Variation of Deflection of a Simply Supported Beam with Load, Beam Thickness and Material

Table of Contents

Abstract

Introduction

Theory:

Stress (
σ
):

Strain (
ϵ
):

Young’s Modulus (
E
):

Second Moment of Area of a Beam (
I
):

Relation between Stiffness, Thickness and Load

Pure Bending

Apparatus:

Procedure:

Results:

For Steel and Brass beams:

For 6.4 mm Aluminium beam:

Result Analysis:

Graph 1

Graph 2

Relation between Stiffness & Thickness:

Graph 3

Comparing Theoretical & Practical Values of ‘k’

Material Properties:

Graph for Steel & Brass:

Graph 4

Conclusion

References

Bending of beams under load is a common phenomenon observed in daily life situations and is a very important factor to be considered while designing a structure or a component.

The objectives of this experiment are to prove that – stiffness and the beam thickness are proportional, the relationship between modulus of elasticity, stiffness and the beam dimensions. Finally, to show that beams with different materials and thickness have different stiffness values. There are many experimental methods for this and this experiment is done with simply supported beam arrangement.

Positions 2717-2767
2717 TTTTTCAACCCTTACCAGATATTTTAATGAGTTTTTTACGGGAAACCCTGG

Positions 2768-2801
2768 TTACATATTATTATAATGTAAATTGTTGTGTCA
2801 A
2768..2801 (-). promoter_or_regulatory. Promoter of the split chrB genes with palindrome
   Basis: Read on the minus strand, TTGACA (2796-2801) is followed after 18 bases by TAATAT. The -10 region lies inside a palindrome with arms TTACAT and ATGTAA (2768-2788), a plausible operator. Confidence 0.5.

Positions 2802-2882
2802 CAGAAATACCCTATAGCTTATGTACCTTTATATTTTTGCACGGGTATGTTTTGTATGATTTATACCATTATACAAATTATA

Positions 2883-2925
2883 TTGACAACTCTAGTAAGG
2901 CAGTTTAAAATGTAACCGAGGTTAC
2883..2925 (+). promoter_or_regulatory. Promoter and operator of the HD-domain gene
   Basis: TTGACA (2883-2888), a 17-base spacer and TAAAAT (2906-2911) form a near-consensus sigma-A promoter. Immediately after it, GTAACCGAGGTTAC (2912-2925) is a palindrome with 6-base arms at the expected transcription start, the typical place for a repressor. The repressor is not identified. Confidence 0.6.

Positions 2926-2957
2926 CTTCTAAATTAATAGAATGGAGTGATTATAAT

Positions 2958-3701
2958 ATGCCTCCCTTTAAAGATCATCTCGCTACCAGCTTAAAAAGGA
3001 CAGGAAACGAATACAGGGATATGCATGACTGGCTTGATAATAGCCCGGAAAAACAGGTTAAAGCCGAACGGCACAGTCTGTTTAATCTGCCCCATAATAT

This experiment mainly focuses on the deflections shown by beams with different materials and thicknesses. By plotting graphs for deflection (z) and load (W), it is observed that the graphs are straight lines for all the beams tested. This proves that the beams have deformed in their linear, elastic region and that ‘z’ is proportional to ‘W’.

Also, for same thickness of beams with different materials (Steel, Brass and Aluminium), it is observed that the steel beam has the highest stiffness value followed by brass and then aluminium. This confirms that the material property (Young’s Modulus) can determine the stiffness.

Bending in beams is a fundamental characteristic which must be considered while designing any structure or a component. This phenomenon is observed in daily life situations and are caused by stresses generated due to loads applied. These stresses in-turn cause distortion in the length of the beam. If the beam bends in its elastic region, there is no permanent deformation in its length i.e., the beam gets back to its original length when the load is removed. Along with stresses and strains, the material property also plays a key role in determining the stiffness of a beam.

 

Theory:

Stress (
σ
):

It is the force applied to a component over a specific area and is given by,
Stress σ=FA

Strain (
ϵ
):It is the force applied to a component over a specific area and is given by,
Strain ϵ=δll

Young’s Modulus (
E
):It is the measure of stiffness of a material. (A material with higher stiffness has the higher value of Young’s Modulus).
E=σϵ

If a graph is plotted between Stress and Strain, the gradient gives the Young’s Modulus.

Second Moment of Area of a Beam (
I
):For a rectangular cross-sectional beam, the second moment of area is given by,
I=bd312

If a graph is plotted between Stress and Strain, the gradient gives the Young’s Modulus.

Relation between Stiffness, Thickness and Load

A beam with high thickness deflects less for a given load (W) than a less stiff beam. Stiffness depends on the material and dimensions of the beam. Stiffness (S) is the ratio of applied load to the deflection (z),